Pimping his ride

History Dept.
By EUGENIA WILLIAMSON  |  September 1, 2010

Listen my children and you shall hear
Of the midnight ride of Paul Revere,
On the eighteenth of April, in Seventy-five;
Hardly a man is now alive
Who remembers that famous day and year.

Most will recognize the lines above as the first stanza of Henry Wadsworth Longfellow's "Paul Revere's Ride." Written just before the Civil War, the poem inspired abolitionists to rally, cemented Revere's star in the firmament of American history, and assured Longfellow's place in English textbooks from here till the apocalypse.

In the 150 years since TheAtlantic Monthly first published it, the poem has suffered the slings and arrows of sticklers angry at Longfellow for his loosey-goosey way with the facts. Yet the poem proved so catchy as to eradicate from the national consciousness at least two other patriots who galloped in warning of the British invasion.

This week, the Paul Revere Memorial Association and the Old South Meeting House kick off a free, month-long lecture series to take place at the latter. "One Hundred and Fifty Years of Paul Revere's Ride: Facts, Fables, and Fiction" will explore the poem and its historical antecedent. Each Wednesday this September, a historian will engage Longfellow's work and Revere's ride from a different angle.

Longfellow enthusiasts will delight in Charles Bahne's recitation of the unpublished final lines of Longfellow's original manuscript. Bahne, author of The Complete Guide to Boston's Freedom Trail, suspects that an enterprising editor at The Atlantic took out Longfellow's words and replaced them with his own. Bahne will read the poem as he believes it was originally intended.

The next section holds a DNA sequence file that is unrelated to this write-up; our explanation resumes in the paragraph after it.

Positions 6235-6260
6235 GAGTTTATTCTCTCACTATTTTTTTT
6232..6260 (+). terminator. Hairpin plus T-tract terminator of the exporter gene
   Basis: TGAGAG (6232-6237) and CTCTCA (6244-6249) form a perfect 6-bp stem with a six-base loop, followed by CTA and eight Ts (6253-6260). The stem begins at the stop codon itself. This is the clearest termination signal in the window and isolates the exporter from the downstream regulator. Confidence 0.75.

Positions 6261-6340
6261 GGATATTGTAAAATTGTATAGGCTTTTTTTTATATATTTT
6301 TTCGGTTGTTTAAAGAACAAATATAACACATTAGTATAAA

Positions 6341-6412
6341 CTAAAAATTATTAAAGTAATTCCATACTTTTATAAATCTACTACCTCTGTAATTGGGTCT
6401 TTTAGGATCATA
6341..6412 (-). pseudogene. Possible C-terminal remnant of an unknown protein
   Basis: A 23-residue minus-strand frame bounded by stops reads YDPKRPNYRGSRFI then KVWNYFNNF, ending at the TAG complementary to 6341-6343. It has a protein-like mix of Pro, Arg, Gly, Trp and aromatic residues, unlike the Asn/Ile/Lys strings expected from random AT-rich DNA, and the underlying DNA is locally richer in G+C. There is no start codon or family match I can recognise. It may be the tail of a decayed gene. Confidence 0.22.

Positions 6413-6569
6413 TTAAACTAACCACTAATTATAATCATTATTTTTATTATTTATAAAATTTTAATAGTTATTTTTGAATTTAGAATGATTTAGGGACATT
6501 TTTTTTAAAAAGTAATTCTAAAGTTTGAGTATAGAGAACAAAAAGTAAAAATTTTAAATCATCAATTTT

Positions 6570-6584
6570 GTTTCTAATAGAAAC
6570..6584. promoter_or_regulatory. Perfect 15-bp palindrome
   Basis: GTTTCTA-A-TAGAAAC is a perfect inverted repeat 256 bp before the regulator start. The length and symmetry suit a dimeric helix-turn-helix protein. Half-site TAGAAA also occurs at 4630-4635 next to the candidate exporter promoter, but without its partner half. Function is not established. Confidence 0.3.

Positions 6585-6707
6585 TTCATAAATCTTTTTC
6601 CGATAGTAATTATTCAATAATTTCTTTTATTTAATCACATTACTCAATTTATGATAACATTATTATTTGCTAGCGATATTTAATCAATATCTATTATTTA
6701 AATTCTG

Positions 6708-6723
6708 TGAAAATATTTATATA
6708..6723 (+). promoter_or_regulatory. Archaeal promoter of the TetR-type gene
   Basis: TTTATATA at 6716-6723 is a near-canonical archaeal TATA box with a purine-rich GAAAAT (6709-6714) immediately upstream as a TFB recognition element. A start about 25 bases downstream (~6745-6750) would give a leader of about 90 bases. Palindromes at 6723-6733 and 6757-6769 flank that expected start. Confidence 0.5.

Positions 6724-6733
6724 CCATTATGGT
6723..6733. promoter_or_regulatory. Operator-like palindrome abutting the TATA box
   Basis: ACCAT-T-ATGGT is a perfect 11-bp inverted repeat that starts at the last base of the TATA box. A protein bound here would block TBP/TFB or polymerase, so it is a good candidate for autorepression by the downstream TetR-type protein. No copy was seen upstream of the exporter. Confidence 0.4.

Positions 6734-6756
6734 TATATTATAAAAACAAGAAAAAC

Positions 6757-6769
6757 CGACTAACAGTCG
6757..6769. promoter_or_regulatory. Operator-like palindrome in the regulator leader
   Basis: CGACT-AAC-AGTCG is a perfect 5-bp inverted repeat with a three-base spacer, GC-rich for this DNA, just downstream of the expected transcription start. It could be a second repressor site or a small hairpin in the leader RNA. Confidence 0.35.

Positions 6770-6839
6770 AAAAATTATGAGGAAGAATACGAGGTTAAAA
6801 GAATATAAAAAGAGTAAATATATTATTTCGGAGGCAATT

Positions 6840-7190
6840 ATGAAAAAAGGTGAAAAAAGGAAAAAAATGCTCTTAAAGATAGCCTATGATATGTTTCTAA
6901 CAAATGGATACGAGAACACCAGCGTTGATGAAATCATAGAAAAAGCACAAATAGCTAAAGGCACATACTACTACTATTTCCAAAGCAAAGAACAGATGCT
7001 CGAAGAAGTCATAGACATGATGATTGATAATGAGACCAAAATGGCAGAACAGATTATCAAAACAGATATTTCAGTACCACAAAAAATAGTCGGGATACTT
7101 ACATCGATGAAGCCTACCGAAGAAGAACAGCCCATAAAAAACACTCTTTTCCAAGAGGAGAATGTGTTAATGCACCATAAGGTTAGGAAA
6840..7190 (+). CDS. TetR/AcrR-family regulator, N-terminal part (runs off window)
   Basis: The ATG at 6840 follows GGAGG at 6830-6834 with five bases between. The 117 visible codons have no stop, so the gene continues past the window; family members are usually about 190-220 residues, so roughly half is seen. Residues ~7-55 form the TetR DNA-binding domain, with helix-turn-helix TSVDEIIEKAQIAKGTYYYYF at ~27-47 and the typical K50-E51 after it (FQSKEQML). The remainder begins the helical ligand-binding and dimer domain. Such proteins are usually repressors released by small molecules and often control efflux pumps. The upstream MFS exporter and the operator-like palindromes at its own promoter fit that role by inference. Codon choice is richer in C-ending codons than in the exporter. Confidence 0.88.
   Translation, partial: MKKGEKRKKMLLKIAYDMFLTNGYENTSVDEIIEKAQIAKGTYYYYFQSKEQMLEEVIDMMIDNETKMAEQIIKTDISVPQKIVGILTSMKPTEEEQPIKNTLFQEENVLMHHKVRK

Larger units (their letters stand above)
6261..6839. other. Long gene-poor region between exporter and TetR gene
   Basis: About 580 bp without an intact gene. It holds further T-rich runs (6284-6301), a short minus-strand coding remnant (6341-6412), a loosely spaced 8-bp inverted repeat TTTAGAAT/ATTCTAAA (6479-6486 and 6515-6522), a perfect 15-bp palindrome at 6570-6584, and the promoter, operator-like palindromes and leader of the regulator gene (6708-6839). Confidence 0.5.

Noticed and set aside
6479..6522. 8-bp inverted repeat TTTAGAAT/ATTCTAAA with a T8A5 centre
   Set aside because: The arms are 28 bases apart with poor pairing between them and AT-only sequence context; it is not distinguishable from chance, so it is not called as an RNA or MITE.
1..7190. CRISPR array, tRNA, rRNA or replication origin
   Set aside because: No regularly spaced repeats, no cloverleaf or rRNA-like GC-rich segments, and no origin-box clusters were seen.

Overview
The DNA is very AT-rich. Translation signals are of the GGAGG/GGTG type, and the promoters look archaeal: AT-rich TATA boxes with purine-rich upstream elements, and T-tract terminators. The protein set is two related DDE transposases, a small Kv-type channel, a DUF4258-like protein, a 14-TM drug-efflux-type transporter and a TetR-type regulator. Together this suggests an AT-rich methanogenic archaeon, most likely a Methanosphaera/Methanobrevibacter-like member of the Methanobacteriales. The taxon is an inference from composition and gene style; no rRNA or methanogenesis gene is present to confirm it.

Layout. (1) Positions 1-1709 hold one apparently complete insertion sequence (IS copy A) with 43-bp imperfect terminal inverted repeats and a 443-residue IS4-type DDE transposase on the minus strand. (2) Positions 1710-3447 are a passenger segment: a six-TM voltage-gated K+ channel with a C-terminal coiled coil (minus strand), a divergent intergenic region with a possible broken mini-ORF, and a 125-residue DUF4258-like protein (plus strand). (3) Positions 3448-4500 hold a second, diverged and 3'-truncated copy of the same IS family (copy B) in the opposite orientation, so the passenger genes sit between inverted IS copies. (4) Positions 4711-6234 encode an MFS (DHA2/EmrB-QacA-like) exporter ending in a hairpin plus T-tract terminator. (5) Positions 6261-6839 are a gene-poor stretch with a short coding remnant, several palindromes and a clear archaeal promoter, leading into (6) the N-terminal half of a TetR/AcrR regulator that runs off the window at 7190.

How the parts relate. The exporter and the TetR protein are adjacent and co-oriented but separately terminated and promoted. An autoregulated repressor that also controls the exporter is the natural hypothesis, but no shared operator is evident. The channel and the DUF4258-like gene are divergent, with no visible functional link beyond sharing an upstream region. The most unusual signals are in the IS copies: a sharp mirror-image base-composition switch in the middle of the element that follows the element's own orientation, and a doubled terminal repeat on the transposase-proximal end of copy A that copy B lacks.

J.L. Bell gives the other riders their due. His lecture, "The Lost and Legendary Riders of April 19th," will discuss less vivid figures who helped sound the alarm. And Bob Damon will plumb the enduring mystery of who exactly hung the lanterns in the steeple of the Old North Church.

I'd sell my tricornered hat to see Harvard history professor and New Yorker staff writer Jill Lepore deliver her lecture, "Revering America: The Politics of Remembering the American Revolution." With any luck, she'll expand "Tea and Sympathy," her chilling, genius New Yorker article about the ways Americans appropriate the Revolutionary War to further their political aims.

Lepore's take on why Palin et al. insist on invoking the Founding Fathers every few seconds should be as widely anthologized as any Longfellow poem. She destroys Tea Partiers' fervor for what they can only imagine their heroes might have meant. "The history that Tea Partiers want to go back to is as much a fiction as the Lost Cause of the Confederacy," she wrote. Imagine how satisfying it will be to hear Lepore give it to Glenn Beck at the mouth of the source.

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